Money Trouble: A Reader's Theater Script

5 teachers like this lesson
Print Lesson

Objective

SWBAT identify key details in the text and read the text with expression by acknowledging characters' points of view.

Big Idea

Take the show on the road! Reader's theater “enriches” our study of money and banks. Students will role play opposing points of view.

Get Ready

30 minutes

My class loves to perform. When I discovered Money Trouble on the ReadingAtoZ site, I was excited by the possibilities I saw for my students to enjoy creating a performance and deepen their knowledge about the purpose of banks. This related directly to my states social studies standards about services in a community and was an extension of our money unit that addressed the CCSS for math.  The fact that this is READER’S THEATER also meant that I could address ELA standards as well. I don’t know who I was more excited for; me or my students!

If you are not a member of the ReadingAtoZ.com, note that they offer a one month trial, and you can download a number of resources.

As I read through the script, I made some notes about what standards I could teach using the play. I decided that Money Trouble was a positive text choice for many reasons:

  • It's a grade level text, so most students will be able to participate, and challenged readers will be supported with fluency.
  •  It provides practice in speaking and listening.
  • The topic extends our study of banks and our money unit.
  • It matches CCSS because students must identify the key details to fill out the outline,and practicing character voices talking about the same thing acknowledges differences in points of view.

I think my excitement was contagious! Here’s what I did:

  • I gathered students to the rug.
  • I divided students into heterogeneous groups of five students each.
  • I made sure all students have a script.
  • First read – task is to get fluent and learn the features of a play (for example, no quotation marks or descriptive prose). 
  • Students read the script in “round robin reading,” going clockwise around the circle, reading whichever character’s line is next.
  • After the first read, I check in with the students for fluency and comprehension issues.
    • Are there any words that were bothersome? What does interest mean?  Any other words that need to be clarified?
    • What is the problem/solution?
    • What do the boldface words mean?
    • What is a narrator?
    • Who are the characters? What if the list of characters said “parent” instead of “father” and “sibling” instead of “brother?”

Get Set

30 minutes

I want to build fluency, and if the students are to actually perform this piece, they need to be familiar with the story and begin to add intonation and a little drama. Besides, getting to read something that you’ve already read builds confidence, and reading with a whole new group of kids builds excitement. I ask the students to stand up, mix up, sit back down. I use the knee circle grouping strategy with the added caveat that students can only have one or two students in their new group from their first group.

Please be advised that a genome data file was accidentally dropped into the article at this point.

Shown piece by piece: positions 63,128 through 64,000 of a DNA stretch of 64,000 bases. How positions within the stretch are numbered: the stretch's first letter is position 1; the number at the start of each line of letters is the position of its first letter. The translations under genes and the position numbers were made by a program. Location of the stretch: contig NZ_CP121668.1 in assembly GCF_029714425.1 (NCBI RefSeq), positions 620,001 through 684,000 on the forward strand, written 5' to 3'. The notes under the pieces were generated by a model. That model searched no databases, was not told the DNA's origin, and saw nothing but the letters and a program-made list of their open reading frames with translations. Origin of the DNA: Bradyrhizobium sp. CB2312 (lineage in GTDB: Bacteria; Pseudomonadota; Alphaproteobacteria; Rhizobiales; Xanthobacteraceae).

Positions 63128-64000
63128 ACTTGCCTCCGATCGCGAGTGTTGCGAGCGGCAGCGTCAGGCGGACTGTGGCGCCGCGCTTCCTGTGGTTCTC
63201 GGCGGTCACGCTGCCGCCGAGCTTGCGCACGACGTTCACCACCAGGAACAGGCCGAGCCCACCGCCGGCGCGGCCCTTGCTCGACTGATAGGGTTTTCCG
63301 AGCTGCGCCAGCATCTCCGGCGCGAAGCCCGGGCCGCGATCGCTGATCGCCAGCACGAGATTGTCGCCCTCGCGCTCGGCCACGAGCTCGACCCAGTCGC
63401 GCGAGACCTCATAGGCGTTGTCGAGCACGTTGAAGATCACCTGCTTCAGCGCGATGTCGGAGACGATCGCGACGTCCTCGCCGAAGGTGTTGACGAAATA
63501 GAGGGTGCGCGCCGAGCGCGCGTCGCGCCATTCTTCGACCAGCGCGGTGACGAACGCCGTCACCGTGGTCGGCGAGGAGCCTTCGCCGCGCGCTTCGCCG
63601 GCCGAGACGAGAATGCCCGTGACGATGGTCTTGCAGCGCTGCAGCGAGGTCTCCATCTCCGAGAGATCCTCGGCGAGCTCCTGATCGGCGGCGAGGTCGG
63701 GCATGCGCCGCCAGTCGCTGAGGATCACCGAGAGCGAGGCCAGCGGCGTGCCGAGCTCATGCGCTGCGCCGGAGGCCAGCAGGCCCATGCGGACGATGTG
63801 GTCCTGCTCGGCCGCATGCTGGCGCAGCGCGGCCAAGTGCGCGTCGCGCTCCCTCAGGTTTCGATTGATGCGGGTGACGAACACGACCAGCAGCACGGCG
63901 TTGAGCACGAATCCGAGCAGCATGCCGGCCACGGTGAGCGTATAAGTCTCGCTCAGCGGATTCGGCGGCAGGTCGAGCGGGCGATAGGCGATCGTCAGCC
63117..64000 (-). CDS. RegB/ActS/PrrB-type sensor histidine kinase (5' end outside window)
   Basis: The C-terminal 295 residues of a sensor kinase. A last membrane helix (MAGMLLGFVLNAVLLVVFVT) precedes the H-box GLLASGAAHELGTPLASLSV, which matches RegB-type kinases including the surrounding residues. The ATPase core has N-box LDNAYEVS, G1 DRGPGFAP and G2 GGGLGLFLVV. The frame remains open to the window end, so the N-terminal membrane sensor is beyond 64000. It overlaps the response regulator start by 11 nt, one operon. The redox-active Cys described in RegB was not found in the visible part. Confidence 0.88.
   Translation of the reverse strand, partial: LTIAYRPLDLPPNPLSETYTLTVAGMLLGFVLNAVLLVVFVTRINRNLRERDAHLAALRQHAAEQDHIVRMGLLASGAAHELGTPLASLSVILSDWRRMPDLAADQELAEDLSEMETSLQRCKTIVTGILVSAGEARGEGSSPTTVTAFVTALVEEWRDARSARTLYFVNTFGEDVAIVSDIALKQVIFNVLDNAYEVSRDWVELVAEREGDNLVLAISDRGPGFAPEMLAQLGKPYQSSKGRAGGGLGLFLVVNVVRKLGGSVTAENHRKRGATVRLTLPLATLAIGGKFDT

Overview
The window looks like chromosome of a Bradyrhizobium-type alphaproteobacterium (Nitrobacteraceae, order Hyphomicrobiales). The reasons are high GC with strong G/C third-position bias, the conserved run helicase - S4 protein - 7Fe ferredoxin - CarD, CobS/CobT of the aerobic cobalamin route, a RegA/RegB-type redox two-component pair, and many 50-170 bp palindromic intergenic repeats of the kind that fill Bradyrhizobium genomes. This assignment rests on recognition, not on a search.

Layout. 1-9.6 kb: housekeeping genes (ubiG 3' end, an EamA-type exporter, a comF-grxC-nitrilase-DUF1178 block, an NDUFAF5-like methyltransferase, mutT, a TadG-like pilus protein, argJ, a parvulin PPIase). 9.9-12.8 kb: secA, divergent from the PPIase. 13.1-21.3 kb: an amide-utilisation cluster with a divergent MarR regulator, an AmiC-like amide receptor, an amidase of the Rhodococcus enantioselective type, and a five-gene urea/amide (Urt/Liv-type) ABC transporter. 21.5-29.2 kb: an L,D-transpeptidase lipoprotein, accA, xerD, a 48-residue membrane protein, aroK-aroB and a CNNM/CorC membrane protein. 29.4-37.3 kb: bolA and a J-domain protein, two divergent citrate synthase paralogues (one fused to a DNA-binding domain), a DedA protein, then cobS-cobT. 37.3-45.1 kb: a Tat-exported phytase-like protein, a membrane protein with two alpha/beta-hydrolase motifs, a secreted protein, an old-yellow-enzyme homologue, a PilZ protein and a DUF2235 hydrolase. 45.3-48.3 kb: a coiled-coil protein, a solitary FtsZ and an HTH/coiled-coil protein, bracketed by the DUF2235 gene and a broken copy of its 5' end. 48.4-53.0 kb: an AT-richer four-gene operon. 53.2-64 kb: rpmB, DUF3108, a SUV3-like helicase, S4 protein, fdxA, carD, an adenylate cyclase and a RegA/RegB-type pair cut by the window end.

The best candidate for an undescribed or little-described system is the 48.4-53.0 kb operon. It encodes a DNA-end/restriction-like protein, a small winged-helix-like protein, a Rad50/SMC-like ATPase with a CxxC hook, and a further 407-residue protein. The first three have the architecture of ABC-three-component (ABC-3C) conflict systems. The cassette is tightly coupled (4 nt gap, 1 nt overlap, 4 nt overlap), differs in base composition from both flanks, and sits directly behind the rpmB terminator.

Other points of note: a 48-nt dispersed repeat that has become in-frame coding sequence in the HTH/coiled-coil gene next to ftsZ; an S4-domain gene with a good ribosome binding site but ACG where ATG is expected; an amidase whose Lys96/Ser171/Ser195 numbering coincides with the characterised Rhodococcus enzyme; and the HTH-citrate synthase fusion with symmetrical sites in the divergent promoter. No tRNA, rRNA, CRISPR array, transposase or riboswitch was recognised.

Have the students start reading again, only this time let the children choose roles. Have sticky notes with Petula, Edgar etc one for each character in each group, so they remember who they are.  Have all the narrators stand and choral read their lines, all the Petula’s etc. Stop and discuss HOW the characters are saying their lines. What does “excitedly” sound like? How does the dad sound? (Stern)

Finish reading the play all together. 

Go To Work

20 minutes

I mix the kids up again, using the knee circle strategy.  I don't worry if they are in groups with "repeating" friends.

This time I give each group a Story Outline on a clipboard and five different colored pencils - one for each member of the group. The outline must have all five colors on it.

I direct the groups to start with the tallest member and begin filling out the blanks in the outline. 

Each student should read the section heading, and ask the others in the group what should be entered.  Encourage students to use the look-back strategy to find evidence of their answers.  After the blank is completed, pass the clipboard and a new member fills out the next bit.  This will give the students practice CCSS SL2 - describing key details from a text read aloud.

Closure

Actually performing the play for live audiences is really closure for this lesson. As the audience claps, my hope is that the sense of accomplishment solidify confidence, joy and understanding as plays as written expression of authors' purpose.

I tell the students that they have done such a good job on this play that they may go to perform it for other classes. I do make this optional, because some students would rather not, and I have mined a lot of learning from this activity.

This part of the lesson can be completed now or continued later. I let my students choose performance groups, because it happens that my class has friendships that aren't at all related to reading ability, so I was pretty confident that I would get a mix of abilities in every group. And because the roles were gender specific, there would be a mix of boys and girls in each group.  Use your teacher intuition. You might need to assign groups.

I called each group an acting troupe, and recorded which students played which role. Having multiple troupes solved the problem of a key player being absent on performance day - we had four understudies for each role!  

Then I sent out the email to colleagues - we've got a ten minute play - when can we come perform it for you? 

The students practice reading their parts in order with expression. When they feel smooth enough, they may perform for another class. (One group off to different classes.)  

I post the Troupes, the roles, and the performance times and "venues" (other classrooms) on the board. It takes all week, but all willing students get to perform.